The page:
I have mentioned before the fact of that famous passage from the New Testament: “When two or three are gathered together in my name, I am with them.”
The original form, which was found in an Egyptian papyrus, was: “When there are two together, they are not without God, but when there is one alone, I say I am with him.”
The Church interfered and separated man from grace when alone. There must be several together in order to have a chance, and if you are outside the Church there is for redemption.
That consciousness of man’s utter inferiority is portrayed in the Trinity as I said of three against one-simply more powerful-and naturally our dogma supposes that this Trinity is infinitely perfect, although it is obviously not yet so good that the devil is abolished.
The devil is still moving around like a bad dog.
My father was a clergyman and I used to argue with him about that. I said that when a person has a bad dog, the police interfere.
But when God or the Trinity lets such a dangerous devil roam about amongst quite nice people, nobody is there to punish God for it, which is an outrageous thing; what is not allowed to man should not be allowed to God.
Well then, three functions are represented by the Trinity.
One is obviously human because it is designated by a human head; that is man’s consciousness, the one function that he has succeeded in detaching from the eternal sea of unconsciousness.
Naturally when he has only one, it would not be to him a superior function.
We have a psychological approach and so now we call it that, but with only one, there is no comparison, so why call it superior?
We should say rather the one function differentiated from the general unconscious, and that one function is a very miserable inferior thing in comparison with the unconscious.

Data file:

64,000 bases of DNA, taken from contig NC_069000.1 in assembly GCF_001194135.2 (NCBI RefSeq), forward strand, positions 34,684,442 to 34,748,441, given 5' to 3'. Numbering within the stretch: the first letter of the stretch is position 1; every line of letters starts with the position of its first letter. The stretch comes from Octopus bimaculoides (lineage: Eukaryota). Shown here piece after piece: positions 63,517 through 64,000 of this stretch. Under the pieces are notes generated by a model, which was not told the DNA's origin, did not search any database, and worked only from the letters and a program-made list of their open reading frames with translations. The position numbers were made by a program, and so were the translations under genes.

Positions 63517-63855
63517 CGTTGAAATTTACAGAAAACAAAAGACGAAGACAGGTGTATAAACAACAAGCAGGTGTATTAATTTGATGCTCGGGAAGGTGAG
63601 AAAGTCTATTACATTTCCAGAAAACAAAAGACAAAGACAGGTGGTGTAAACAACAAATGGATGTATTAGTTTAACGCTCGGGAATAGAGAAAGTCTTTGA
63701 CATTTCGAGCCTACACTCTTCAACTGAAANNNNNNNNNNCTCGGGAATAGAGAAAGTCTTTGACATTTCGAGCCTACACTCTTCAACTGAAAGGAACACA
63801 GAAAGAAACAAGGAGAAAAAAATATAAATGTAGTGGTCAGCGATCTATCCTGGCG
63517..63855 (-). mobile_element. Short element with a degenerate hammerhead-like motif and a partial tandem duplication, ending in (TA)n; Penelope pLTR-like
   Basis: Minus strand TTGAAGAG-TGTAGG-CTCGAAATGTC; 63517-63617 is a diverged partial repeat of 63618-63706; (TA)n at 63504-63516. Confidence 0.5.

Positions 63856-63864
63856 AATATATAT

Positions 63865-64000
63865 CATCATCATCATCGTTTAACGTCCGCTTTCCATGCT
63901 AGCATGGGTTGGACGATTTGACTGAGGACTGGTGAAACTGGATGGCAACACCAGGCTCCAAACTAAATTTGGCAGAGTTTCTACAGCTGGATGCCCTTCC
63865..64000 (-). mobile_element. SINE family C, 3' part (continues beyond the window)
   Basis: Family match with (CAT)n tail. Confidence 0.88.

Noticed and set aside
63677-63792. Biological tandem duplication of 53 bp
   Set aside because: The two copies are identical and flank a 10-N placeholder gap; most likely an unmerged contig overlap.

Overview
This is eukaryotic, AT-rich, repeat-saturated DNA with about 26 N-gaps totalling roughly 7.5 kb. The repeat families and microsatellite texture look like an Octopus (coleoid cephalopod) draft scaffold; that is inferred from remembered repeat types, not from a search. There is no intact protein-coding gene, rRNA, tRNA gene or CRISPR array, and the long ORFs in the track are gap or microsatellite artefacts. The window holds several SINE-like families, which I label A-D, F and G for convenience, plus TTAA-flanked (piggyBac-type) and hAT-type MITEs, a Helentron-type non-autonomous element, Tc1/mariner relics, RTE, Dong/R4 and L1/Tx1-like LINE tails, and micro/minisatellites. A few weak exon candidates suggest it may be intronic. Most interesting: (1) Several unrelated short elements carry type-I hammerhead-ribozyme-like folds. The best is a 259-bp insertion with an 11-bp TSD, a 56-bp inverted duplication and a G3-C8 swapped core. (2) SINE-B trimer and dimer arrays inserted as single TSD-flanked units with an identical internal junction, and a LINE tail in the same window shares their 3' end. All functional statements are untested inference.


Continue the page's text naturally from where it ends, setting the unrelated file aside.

Moreover, that it is stolen from the gods makes man feel inferior and sinful, and therefore we have to purify ourselves from the diabolic admixture of nature.
You can read about that in the text of the Catholic mass, where they even exorcize the salt that is to be mixed with the baptismal water, and the incense, because everything is supposed to be contaminated by the devil.
The smoke at the altar is in order to disinfect it spiritually.
“So may be absent all diabolical fraud,”s the Latin text expresses it. Circumcision is a rite of exorcism, to enable one to escape from impure natural elemental influences.
As long as we have not undergone these ceremonials, we are impure and contaminated and unacceptable to the grace of God. That is the beginning of man.
He feels his utter helplessness and misery in every respect; he knows how much depends upon his efforts, and he knows that all sorts of devils are against him.
Therefore the primitive symbolized his becoming a man by his ceremonies of initiation.
Now, I say that when he succeeds in detaching another function, he is about even with the gods.